Saturday, June 24, 2006

Turning the Tables on Abusive Tort Lawyers

At long last, there's good news in the fight against "jackpot justice" tort claims and the nefarious law firms that file them. In courts and legislatures across the country, fraudulent lawsuits are being exposed, and the abusive tort lawyers that file them are finally getting a taste of their own medicine. Most notable is the recent indictment of Milberg Weiss Bershad & Schulman, the nation's most notorious class-action law firm. For four decades, Milberg Weiss has filed hundreds of dubious class-action lawsuits and wrung billions of dollars from terrified companies.

Now, a federal grand jury in Los Angeles has indicted Milberg Weiss and individual partners on multiple counts of conspiracy, racketeering, obstruction of justice, mail fraud, money laundering and filing false tax returns. For over twenty years, according to the U.S. Attorney, the firm brazenly paid kickbacks to repeat plaintiffs in order to serve as lead counsel in class-action lawsuits. Worse, according to prosecutors, the firm continued to do so while aware that it was under investigation.

Long-known for overzealously employing "professional plaintiffs" to extort settlements and jury awards from companies (for example, individual defendant Seymour Lazar served as plaintiff in no fewer than seventy lawsuits), Milberg Weiss stands accused of the very type of misconduct that it wantonly alleged against companies and even entire industries. An even greater irony is that Milberg Weiss faces the same "death sentence" suffered by companies like Arthur Andersen, one of its frequent past targets.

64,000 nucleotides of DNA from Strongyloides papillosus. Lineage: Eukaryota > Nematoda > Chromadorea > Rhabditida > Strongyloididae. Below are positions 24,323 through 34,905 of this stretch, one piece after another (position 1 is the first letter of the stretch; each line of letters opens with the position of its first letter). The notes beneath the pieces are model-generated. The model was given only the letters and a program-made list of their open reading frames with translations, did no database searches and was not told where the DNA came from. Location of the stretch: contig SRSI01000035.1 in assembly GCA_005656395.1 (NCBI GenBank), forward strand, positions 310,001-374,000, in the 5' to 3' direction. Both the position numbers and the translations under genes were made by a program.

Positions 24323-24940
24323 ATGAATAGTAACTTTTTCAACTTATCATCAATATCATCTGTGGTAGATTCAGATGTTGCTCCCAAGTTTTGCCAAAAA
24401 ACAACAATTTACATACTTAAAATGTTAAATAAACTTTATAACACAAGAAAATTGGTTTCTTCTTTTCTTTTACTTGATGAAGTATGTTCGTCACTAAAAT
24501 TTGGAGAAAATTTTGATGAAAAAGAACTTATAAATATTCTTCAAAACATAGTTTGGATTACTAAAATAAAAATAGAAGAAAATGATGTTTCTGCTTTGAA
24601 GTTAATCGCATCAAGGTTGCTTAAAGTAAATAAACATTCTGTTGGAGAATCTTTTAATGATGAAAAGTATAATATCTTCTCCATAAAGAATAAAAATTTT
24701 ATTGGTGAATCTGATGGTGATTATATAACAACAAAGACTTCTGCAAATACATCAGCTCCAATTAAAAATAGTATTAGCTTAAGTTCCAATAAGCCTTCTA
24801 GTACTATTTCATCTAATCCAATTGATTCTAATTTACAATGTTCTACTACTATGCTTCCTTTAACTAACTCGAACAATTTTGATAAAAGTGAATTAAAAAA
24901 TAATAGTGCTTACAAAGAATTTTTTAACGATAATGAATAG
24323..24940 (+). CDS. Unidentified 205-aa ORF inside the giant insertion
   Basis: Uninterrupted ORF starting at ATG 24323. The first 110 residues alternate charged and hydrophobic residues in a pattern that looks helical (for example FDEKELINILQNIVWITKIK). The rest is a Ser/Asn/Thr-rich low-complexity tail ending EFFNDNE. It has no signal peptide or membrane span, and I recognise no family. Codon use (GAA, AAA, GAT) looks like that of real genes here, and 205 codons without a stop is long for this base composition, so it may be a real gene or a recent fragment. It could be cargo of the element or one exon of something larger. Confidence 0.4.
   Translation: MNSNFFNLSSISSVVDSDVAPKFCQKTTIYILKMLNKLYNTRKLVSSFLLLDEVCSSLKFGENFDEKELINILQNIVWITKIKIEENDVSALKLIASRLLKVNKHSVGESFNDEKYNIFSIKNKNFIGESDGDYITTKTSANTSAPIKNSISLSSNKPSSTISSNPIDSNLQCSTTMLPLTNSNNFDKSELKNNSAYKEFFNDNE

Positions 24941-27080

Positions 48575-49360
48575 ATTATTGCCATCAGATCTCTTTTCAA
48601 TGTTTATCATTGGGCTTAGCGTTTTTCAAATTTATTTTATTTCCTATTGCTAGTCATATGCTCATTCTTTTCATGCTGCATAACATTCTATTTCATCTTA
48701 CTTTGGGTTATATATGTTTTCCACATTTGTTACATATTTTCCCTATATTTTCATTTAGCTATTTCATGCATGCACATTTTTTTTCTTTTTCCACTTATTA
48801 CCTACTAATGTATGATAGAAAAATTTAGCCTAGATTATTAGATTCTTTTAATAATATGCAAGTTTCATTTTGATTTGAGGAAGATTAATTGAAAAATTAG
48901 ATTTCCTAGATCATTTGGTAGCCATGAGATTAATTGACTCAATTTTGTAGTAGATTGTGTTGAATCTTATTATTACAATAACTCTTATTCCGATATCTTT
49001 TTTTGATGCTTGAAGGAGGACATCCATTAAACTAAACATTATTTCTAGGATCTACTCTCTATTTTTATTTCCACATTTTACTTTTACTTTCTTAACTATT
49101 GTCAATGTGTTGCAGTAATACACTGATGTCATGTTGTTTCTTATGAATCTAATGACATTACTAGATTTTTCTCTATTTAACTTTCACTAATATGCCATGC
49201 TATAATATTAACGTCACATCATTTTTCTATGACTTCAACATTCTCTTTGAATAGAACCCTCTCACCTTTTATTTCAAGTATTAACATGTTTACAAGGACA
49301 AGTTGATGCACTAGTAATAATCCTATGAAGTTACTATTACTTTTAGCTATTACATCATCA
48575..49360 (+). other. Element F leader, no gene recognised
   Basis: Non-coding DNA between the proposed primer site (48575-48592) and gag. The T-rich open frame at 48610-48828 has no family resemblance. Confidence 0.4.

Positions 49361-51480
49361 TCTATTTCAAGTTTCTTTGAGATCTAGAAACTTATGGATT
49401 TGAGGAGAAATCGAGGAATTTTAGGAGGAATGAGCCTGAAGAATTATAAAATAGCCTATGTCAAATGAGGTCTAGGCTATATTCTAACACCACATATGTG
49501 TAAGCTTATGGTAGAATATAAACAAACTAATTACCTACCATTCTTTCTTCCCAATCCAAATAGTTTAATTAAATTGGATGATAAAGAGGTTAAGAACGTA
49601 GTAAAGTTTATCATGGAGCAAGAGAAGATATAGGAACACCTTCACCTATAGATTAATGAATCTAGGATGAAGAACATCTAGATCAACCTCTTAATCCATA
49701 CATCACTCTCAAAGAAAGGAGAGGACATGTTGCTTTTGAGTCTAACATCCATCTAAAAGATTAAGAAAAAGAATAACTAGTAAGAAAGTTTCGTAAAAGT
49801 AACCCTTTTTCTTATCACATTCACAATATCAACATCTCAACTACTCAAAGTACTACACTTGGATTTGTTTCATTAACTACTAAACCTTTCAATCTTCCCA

Those of us who have witnessed Milberg Weiss's abusive tactics through the years can be forgiven for taking delight in seeing the chickens finally coming home to roost. As former Milberg Weiss mastermind Bill Lerach once said, "the whole industry was a fraud," and, "so much fraud, so little time." In the case of abusive class-action law firms like Milberg Weiss, we couldn't agree more.